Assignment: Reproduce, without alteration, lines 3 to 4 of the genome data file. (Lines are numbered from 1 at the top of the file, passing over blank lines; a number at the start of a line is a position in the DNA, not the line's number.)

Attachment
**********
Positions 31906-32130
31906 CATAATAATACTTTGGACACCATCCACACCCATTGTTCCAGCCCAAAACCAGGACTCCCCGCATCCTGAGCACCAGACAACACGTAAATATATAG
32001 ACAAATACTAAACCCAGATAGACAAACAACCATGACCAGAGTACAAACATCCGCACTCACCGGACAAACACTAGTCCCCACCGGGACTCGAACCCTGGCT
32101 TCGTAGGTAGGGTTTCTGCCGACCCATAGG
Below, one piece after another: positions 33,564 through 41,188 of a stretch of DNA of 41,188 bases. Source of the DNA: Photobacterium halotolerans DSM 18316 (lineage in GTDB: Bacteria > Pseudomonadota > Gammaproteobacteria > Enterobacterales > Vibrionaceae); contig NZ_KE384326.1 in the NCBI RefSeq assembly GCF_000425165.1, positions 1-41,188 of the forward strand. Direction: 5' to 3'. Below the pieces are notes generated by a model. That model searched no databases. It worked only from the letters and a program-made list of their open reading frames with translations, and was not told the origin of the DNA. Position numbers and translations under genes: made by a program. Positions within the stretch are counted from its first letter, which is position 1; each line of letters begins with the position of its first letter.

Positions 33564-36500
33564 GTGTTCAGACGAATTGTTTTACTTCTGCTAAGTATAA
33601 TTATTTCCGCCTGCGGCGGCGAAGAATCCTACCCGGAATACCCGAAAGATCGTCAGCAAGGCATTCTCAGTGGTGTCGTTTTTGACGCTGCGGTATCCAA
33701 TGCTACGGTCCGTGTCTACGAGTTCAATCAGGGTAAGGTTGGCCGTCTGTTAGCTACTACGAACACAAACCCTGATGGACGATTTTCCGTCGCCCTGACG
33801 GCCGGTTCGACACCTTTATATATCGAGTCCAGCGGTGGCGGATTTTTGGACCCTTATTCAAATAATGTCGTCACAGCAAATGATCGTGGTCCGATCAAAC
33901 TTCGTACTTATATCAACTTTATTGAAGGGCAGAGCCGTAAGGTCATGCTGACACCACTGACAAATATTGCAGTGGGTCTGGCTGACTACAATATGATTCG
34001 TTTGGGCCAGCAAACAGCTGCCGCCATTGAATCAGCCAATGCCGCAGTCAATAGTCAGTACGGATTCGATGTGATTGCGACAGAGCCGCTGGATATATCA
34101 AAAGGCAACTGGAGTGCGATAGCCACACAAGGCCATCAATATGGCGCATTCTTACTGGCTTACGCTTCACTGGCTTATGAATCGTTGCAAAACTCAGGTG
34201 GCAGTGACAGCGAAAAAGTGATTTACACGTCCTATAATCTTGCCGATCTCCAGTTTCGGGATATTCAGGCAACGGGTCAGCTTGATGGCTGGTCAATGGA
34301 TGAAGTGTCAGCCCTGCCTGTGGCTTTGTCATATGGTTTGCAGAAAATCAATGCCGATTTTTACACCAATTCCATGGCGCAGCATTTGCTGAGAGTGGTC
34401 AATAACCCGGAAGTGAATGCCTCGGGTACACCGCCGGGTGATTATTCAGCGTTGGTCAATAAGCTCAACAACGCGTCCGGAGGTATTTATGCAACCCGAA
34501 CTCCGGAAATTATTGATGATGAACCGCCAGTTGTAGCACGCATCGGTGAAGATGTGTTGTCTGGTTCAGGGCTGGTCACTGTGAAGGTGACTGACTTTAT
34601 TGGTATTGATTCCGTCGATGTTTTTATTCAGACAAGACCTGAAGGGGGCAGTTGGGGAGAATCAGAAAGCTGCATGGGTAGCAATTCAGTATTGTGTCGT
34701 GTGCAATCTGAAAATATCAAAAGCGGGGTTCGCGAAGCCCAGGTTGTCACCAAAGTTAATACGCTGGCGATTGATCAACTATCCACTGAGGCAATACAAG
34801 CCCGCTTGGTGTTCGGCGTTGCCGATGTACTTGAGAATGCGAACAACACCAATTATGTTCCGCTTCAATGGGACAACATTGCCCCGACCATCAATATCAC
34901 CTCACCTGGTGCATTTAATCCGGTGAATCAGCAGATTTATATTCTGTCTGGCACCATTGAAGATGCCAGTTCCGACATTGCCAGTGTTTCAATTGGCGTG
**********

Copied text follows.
32001 ACAAATACTAAACCCAGATAGACAAACAACCATGACCAGAGTACAAACATCCGCACTCACCGGACAAACACTAGTCCCCACCGGGACTCGAACCCTGGCT
32101 TCGTAGGTAGGGTTTCTGCCGACCCATAGG